Three Ideas to Help Prepare for the Future


1. Mobile Website

The first step in preparing for the future of mobile advertising in China is to create a mobile website. Companies that are not accessible on a mobile platform will be penalized by search engines. Creating a HTML5 website is essential for companies in China. According to TechinAsia, “New stats from the China Internet Network Information Center (CNNIC); China now has 591 million internet users and 460 million mobile web users.” And “Mobiles could soon become the main vehicle for accessing the internet, with 70 percent of China’s new web users doing so via their phones.” The statistics are clear and companies must create a mobile website in order to capture the Chinese mobile users. The rollout of 4G networks across China will allow mobile websites greater freedom to create and distribute various types of multimedia. The faster download and streaming feeds have allowed mobile websites to fully integrate video and gaming, which increases engagement.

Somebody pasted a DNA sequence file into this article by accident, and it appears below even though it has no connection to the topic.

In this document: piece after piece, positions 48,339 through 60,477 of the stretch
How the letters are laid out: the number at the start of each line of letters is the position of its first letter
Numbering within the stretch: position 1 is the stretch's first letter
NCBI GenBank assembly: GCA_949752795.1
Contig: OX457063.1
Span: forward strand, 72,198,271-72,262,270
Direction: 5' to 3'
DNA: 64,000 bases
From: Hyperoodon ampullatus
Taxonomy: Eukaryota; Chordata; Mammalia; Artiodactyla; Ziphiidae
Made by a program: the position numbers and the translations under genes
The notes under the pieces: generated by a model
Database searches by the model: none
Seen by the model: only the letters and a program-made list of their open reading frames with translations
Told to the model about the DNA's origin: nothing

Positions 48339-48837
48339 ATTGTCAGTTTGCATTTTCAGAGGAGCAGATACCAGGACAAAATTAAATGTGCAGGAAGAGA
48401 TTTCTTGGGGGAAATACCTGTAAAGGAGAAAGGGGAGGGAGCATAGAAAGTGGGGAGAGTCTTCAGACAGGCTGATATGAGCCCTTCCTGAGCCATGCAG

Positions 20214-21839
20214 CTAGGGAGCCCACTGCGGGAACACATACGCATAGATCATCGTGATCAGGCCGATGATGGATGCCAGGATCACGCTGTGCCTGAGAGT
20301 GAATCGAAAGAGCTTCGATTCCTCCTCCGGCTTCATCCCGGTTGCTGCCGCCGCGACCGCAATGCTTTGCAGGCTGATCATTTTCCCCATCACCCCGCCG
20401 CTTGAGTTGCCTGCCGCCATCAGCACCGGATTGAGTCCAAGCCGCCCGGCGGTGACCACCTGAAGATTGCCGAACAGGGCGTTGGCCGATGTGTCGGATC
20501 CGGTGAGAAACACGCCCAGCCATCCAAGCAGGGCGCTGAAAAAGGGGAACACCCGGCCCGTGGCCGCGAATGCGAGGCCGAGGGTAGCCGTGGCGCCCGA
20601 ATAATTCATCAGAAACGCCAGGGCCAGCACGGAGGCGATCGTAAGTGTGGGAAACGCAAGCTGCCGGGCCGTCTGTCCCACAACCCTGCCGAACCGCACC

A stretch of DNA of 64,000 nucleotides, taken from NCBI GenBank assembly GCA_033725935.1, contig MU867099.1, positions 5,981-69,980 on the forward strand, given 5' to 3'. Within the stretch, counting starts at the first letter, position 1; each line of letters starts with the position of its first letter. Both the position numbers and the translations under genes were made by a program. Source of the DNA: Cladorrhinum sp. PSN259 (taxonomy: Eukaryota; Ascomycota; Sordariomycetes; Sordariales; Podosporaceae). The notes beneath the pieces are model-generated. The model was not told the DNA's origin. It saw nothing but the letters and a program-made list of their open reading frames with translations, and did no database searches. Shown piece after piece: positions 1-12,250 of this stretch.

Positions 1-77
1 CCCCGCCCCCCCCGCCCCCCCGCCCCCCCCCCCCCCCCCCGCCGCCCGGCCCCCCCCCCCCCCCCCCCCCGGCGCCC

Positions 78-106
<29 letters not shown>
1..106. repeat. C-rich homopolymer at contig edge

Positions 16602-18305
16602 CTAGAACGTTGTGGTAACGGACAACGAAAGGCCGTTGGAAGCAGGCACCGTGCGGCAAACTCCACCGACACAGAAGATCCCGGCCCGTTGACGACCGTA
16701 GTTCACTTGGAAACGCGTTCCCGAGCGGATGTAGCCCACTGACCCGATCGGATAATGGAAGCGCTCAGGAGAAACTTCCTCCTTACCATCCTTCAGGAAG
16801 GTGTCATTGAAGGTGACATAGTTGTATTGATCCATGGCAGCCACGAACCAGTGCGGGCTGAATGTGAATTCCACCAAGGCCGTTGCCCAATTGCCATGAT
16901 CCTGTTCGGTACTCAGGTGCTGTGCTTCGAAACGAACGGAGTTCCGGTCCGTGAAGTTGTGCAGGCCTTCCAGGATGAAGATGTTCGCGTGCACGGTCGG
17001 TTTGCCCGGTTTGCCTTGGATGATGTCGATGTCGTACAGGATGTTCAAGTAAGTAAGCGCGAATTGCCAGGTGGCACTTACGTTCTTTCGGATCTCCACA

2. Digital Agency

Mobile advertising in China is fragmented and difficult to navigate; having a digital agency in China helping negotiate advertising rates and providing best practice guidance is beyond a doubt, the easiest way to enter the Chinese mobile advertising market. There are many digital agencies to choose from and choosing the right one can be difficult.

3. WeChat (Weixin)

Another way to enter into mobile advertising in China is by using WeChat. According to Digital Jungle, a leading digital agency based in Beijing, “WeChat (known as Weixin in China) is similar to Whatsapp, a mobile messaging application popular in the West that enables users to send messages using their phone’s 3G or Wi-Fi connection. What makes WeChat unique is that it has rolled into one application popular features from other social networking services as well as a few distinct innovations.” The article titled “Tapping into WeChat Marketing” goes into greater detail explaining how this form of mobile advertising is changing the advertising space and how marketers can use WeChat to engage and convert Chinese consumers.


Although a native of Australia, Dr. Mathew McDougall has been involved in the Chinese Internet and media industries for nearly nine years. Dr. McDougall is currently the CEO and founder of Digital Jungle, a leading Chinese social media marketing Agency.